How a restaurant chooses its name says something about the concept. Sometimes a place will name itself after its location, like 437 Rush. Other times, like The Southern, it’s representative of its cuisine. I’ve always wondered about ZED451, and at our Chef’s Table event we learned the story behind the name.
“451” is the temperature at which fire ignites – it is, as Chef Patrick Quakenbush told us, the beginning of cooking. “ZED” is the end of the alphabet – the letter Z. They want to provide the entire experience, from beginning to end, and they do.
We had a full house for this event, and as guests arrived they were greeted by Brianna and Ruben with a glass of Red Apple Sangria. As the seats filled the anticipation grew. To get to our private room we had to walk by the display of “Harvest Tables” surrounding a roaring fireplace in the center of the room and by the open kitchen with its rows of roasting meats.
Chef Quakenbush addressed the group, explaining ZED451’s concept and that it’s the only one of its kind in the world. It should not be confused with a churrascuria. Instead, it’s an unconventional all-you-can-eat dining experience that focuses on local, seasonal food. They don’t serve lamb or blueberries in the winter, for example.
Their Harvest Tables consist of several prepared dishes, salads, soups, and an impressive charcuterie board. (Can you call it a board when it’s more than 10 feet long?) There are breads and specially prepared butters designed to go with the entrees, like black truffle and shiraz.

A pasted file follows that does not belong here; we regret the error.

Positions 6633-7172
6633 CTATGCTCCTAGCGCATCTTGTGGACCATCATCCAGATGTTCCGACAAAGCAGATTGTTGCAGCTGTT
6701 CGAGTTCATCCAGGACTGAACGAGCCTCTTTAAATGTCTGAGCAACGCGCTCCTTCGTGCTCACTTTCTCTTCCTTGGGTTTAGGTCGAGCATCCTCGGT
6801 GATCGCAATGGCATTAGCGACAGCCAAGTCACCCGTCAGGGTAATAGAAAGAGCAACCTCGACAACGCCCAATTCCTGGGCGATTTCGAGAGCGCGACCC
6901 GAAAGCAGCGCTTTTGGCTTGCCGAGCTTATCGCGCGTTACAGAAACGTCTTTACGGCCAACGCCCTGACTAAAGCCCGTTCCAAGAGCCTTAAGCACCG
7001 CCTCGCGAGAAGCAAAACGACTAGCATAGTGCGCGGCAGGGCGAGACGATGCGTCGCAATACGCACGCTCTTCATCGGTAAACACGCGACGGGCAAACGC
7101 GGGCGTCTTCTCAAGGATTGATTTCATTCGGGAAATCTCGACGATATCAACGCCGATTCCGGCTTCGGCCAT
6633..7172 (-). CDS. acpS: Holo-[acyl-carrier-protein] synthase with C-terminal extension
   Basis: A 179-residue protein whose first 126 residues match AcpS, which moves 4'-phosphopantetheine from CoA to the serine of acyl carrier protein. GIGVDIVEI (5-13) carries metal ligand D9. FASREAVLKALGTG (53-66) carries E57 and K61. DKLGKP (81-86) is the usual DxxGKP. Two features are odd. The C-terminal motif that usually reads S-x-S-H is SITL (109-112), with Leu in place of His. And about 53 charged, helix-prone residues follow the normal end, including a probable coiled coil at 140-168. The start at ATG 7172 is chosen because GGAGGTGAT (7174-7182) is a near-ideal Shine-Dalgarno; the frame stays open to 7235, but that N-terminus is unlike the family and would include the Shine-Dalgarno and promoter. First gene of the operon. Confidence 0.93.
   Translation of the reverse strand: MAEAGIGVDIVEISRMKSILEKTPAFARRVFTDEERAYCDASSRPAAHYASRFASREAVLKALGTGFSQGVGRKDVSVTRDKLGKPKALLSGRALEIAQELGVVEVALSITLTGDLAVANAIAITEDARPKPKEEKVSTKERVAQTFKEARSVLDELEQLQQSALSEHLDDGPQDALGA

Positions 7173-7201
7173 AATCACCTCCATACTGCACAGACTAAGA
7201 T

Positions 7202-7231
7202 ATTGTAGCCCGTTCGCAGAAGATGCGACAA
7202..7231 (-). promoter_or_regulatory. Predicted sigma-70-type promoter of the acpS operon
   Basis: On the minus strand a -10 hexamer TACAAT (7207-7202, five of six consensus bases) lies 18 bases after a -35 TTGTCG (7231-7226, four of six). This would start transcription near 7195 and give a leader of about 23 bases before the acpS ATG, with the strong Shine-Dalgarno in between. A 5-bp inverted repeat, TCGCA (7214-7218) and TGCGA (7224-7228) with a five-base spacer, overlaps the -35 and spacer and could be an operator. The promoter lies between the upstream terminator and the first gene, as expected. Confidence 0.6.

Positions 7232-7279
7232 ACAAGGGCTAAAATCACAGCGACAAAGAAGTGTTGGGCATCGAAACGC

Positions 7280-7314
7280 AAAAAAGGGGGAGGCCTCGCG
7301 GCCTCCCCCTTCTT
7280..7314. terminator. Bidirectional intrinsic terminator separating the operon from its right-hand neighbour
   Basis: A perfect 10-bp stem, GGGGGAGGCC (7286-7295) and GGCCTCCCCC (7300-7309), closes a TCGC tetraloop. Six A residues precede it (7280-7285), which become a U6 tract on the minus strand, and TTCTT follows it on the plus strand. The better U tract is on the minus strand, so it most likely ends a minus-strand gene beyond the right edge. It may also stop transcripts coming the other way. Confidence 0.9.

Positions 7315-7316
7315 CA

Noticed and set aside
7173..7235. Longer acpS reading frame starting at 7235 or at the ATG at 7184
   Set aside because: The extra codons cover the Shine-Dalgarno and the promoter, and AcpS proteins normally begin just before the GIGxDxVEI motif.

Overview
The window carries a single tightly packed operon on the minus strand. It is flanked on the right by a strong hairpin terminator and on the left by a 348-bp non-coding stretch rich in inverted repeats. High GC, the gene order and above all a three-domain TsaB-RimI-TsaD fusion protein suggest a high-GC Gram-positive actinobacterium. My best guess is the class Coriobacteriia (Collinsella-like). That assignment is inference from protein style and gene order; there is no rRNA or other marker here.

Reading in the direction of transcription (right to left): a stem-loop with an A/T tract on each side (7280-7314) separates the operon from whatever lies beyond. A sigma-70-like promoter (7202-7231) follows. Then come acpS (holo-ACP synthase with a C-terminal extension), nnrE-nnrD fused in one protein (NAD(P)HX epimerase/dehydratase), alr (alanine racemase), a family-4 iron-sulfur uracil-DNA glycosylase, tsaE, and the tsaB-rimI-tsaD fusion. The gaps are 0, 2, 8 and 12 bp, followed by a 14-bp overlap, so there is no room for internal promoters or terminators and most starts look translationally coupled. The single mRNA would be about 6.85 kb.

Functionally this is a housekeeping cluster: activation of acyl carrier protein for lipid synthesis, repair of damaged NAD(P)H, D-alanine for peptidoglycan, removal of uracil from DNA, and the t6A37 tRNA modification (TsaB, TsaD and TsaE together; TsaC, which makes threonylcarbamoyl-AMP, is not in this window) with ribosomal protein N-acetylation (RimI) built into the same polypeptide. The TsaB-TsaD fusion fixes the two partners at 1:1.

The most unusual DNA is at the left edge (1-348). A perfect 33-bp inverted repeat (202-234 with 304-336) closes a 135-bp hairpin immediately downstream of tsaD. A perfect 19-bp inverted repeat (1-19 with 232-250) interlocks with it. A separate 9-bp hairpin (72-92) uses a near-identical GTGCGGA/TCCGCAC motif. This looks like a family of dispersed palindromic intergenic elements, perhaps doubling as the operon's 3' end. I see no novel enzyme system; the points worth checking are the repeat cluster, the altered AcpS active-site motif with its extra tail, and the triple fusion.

It’s easy to fill up on those many and varied items, but the real star of the show is yet to come. One after another, chefs with skewers and plates of entrees circled the tables. We were offered ribeye, sirloin, house made sausage, Morroccan-style chicken, duck, venison, and more. One of the favorites of the evening, which was a surprise to many, was the blackened catfish, but everything was flavorful, tender, and delicious.
Just when we were so full we thought we couldn’t eat any more they brought out plates of desserts. Bites of banana creme pie, s’mores, peanut butter and chocolate, butterscotch bread pudding and red velvet cupcakes disappeared despite the quantity and quality of food . And then, as the guests left, each one received a cake pop courtesy of the pastry chef. As if that weren’t enough they were also given cards that could be redeemed in January. No one knows how much each one is worth, but the minimum redemption amount is $20.12, and some lucky guest will receive dinner for eight!
The design is simply gorgeous. As you enter through the heavy wooden doors you’re faced immediately by their wine room. Wines line the walls on three sides and glasses hang from racks in the center over a chest-high table. This is for tastings and pairings. To the right, the large bar is welcoming with roaring fireplaces for those who want to be a bit more romantic, and with a giant TV for those who want to watch the game. There’s room enough for everybody. Upstairs is private dining, and during the warmer months of the year, one of the most popular rooftops in the city.
See Chef Quakenbush in the video below, and then make reservations for your own visit. You’ll be glad you did, from start to finish.